In 1993 Israel and the Palestinian Liberation Organisation (PLO) finally reached agreement over the distribution of land with the Oslo Accords, fully named the "Declaration of Principles on Interim Self Government Arrangements".
This was the initial stage in the first direct attempts between the organisations to solve the ongoing Arab-Israeli conflict.
The letters, agreed in Oslo, stated that Israel would now have the right to exist as a secure state with "peace and security" and also there would be preliminary acceptance of the division of land into territories in Gaza and the West Bank.
Moreover, both sides committed themselves to the peace process, hoping to eventually permanently solve all issues.
The Palestinian letter also said that "Accordingly, the PLO renounces the use of terrorism and other acts of violence and will assume responsibility over all PLO elements and personnel in order to assure their compliance prevent violations and discipline violators"
The Israeli Prime Minister, Yitzhak Rabin, responded and agreed with this letter. There was then a ceremony in Washington with the President at the time - Bill Clinton, Yasser Arafat and Rabin.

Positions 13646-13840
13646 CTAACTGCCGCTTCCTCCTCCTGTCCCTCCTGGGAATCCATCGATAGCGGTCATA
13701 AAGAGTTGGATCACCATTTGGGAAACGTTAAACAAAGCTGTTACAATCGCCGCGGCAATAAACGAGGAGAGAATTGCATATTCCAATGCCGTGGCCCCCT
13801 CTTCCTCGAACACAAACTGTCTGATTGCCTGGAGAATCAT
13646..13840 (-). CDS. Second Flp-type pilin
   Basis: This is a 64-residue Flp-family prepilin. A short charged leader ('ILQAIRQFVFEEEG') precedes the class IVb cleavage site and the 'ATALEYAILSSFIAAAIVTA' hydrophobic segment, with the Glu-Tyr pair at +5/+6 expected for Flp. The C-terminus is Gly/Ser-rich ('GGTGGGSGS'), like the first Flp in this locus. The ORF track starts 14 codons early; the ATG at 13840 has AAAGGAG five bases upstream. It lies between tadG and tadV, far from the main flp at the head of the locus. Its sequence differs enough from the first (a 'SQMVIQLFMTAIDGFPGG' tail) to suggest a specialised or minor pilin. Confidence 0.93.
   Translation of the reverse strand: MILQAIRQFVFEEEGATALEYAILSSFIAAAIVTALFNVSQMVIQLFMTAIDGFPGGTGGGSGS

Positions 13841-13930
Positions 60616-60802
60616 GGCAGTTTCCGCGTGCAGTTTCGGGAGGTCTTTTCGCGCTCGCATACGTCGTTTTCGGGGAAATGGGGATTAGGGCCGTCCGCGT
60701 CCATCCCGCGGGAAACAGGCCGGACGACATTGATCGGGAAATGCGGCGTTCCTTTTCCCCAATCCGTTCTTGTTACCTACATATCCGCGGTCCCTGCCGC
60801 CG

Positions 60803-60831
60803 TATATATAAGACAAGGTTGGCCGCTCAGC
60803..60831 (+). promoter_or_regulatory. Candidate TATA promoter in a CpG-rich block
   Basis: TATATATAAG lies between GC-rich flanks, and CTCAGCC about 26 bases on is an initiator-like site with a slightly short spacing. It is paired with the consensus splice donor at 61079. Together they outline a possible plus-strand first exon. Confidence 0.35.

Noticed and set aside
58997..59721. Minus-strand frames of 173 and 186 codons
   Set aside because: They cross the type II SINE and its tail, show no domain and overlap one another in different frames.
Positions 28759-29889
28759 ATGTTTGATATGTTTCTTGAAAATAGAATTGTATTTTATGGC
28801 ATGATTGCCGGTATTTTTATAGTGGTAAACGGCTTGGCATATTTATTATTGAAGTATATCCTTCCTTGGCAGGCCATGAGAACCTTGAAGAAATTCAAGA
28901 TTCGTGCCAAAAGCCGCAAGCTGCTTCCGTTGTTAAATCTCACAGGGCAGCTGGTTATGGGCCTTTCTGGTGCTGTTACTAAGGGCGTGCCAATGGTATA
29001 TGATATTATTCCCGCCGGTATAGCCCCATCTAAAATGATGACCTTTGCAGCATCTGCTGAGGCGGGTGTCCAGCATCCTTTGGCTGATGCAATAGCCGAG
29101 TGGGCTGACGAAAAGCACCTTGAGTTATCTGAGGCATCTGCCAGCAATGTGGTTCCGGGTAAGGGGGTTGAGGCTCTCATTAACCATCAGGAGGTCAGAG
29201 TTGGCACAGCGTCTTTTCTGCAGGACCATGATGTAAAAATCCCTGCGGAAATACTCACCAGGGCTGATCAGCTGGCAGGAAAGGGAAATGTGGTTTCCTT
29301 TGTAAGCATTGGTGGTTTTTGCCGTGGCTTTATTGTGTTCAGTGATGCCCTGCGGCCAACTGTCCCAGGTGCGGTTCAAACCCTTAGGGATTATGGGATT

The Oslo Accords were a move towards peace, made against the backdrop of the end of the Cold War.
What the JC said:The milestone draft accord between the government of Prime Minister Yitzhak Rabin and Yasir Arafat's PLO is, of course, only a beginning. Even if the final textual details are satisfactorily resolved, Mr Rabin faces public anger at home over an accord denounced by its opponents as a formula for Israel's destruction. Still, it is an immensely important beginning…it represents an opportunity to put in place a process whereby peace, though by no means assured, is at least possible
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